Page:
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Wednesday, November 30, 2005

Canary Islands After the Storm

El Dedo de Dios in Gran Canaria after the storm broke off it's top portion

Tropical storm, winter storm, hurricane ... the distinctions do not seem all that important when what one sees looks like a hurricane whipped through. Mudslides, missing roofs and trees, often hundreds of years old, have been uprooted all over the islands.

Among many others, eight of the large trees on Santa Cruz', Avenida de Anaga, alongside the the capital's port have been uprooted and in the Plaza Weyler, the gardens have been totally destroyed. A sculpture by famous artist, the late Cesar Manrique, has been reduced to scrap metal in Lanzarote. Meanwhile, in Gran Canaria, God has lost his finger.

"The famous Dedo de Dios (God's Finger), at Puerto de Las Nieves on Gran Canaria has collapsed due to strong winds." The famous landmark stood for millions of years and had been the symbol of the area.

Whilst it is sad that such things have been destroyed in one frenzied night and day, TV reports show carnage, but victims mostly dismissive of their material damages and grateful they had no lost lives to lament. Indeed, only one man died, on the Canary Islands themselves, as a direct result of the storm. The 63 year old was blown off his ladder while attempting to repair his roof in Fuerteventura.

Over 200,000 people in Santa Cruz and La Laguna in Tenerife spent a second night last night without power after pylons alongside Tenerife's main north-south highway were blown down. Local authorities are having equipment flown in from the mainland and expect to reconnect 40% of those without power today, 90% by tomorrow, Thursday and to have 100% power restored by Friday.

Over forty percent of the mobile telephone network was affected, as well as thousands of fixed phone lines cut off. We were without internet connection for a while and one of our TV stations was missing, probably due to a downed antenna. Hardly life-threatening.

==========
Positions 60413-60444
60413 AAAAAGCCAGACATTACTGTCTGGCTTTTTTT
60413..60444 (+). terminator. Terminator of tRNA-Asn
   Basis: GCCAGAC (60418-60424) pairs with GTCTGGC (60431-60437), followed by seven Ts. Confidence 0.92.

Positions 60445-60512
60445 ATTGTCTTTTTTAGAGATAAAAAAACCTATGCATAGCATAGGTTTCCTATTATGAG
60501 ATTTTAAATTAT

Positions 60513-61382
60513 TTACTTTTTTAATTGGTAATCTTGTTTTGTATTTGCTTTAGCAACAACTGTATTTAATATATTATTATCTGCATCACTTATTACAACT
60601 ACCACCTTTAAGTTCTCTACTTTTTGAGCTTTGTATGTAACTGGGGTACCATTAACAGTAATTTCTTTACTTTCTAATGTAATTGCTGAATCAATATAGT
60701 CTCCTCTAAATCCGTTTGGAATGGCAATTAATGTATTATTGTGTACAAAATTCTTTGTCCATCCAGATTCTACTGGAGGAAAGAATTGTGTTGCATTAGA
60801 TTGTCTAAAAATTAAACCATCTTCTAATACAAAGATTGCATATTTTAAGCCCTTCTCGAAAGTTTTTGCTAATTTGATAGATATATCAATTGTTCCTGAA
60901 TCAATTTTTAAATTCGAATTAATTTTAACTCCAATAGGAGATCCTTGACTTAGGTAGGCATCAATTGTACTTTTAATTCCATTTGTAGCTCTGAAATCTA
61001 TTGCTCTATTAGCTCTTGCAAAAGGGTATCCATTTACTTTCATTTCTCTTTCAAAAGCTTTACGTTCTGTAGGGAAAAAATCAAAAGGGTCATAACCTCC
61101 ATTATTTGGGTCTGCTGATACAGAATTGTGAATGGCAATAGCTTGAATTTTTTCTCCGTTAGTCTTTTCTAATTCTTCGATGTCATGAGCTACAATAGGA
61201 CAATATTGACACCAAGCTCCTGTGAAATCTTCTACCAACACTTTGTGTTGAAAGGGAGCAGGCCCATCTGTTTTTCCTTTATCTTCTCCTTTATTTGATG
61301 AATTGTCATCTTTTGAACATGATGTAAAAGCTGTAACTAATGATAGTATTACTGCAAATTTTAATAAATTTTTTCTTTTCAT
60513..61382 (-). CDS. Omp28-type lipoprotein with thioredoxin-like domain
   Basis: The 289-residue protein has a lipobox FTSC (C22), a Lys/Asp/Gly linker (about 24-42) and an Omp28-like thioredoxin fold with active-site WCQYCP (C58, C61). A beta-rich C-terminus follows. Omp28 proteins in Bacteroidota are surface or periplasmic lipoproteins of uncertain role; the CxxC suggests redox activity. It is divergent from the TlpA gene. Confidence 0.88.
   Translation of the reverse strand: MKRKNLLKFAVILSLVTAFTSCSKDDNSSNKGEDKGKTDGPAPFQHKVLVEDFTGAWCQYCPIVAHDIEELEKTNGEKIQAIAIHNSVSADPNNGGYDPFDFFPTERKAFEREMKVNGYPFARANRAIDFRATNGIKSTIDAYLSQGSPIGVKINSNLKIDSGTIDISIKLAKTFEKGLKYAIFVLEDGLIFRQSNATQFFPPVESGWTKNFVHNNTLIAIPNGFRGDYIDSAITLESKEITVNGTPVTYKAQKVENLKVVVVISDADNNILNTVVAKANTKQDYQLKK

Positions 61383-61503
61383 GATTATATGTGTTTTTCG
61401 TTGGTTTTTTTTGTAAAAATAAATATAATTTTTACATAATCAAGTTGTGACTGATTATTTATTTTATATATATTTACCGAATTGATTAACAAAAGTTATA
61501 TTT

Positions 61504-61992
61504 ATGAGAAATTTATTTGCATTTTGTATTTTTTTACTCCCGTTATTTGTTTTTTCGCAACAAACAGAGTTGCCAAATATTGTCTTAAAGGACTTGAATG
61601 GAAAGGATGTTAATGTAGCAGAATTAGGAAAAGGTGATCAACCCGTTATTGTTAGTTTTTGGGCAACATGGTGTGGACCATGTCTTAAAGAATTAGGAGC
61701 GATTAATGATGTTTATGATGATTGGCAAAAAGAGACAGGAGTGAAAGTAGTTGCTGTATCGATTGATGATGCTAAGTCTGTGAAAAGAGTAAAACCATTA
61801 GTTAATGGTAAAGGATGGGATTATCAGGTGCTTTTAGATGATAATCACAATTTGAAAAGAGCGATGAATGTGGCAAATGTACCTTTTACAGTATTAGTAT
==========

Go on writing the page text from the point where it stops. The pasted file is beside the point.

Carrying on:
The most lasting damage from the storm will be to the agricultural sector, which has suffered wholesale destruction of many crops throughout the archipelago.

Here in the north west of Tenerife, locally, at least, we were protected from the winds - which reached 200 kmh (124 mph) at Izaña, close to Mount Teide - by the Los Gigantes cliffs. Local damage is minor and restricted to small items that have been displaced. However, the roof of a new industrial building near the town of Buenavista del Norte was ripped off and in neighbouring Los Silos, the wall of a banana plantation fell on a vehicle belonging to the Local Police.

In Icod de los Viños a row of houses had their roofs blown off, but the storm merely dampened and did not wash out the day's traditional festivities for San Andres.

Experts are unable to offer conclusive proof, but locals are convinced that global warming is responsible for the abnormal weather phenomenon. Those I have spoken to hope, but do not believe, that it will be an isolated incident.

The islands have now been taken off alert and schools and work are back to normal today in almost all but the most affected areas of Santa Cruz and La Laguna.

BBC | Tropical storm batters Canaries

Tuesday, November 29, 2005

Storm Delta nears Canary Islands

Latest satellite weather image, courtesy
Canarian Astrophisics Institute (IAC)
The regional government declared a state of alert in the Canary Islands as Tropical Storm Delta (the 25th of the season) headed towards the archipelago.

The fishing fleet was ordered to remain on dry land and citizens were advised to avoid travelling, especially on roads close to the coasts and, to take extra precaution on mountain and narrow roads where there is a heightened risk of falling trees or rocks.

Schools were closed Monday throughout the Canary Islands and several inter-island flights were cancelled, with others suffering delays as the first winds of Atlantic tropical storm Delta hit the archipelago.

Keen to allay fears among the population who might be concerned about the risk of damage on a par with that caused by Wilma or Katrina, simply because this is a named storm, local TV presenters interviewed meteorologists on air via telephone link.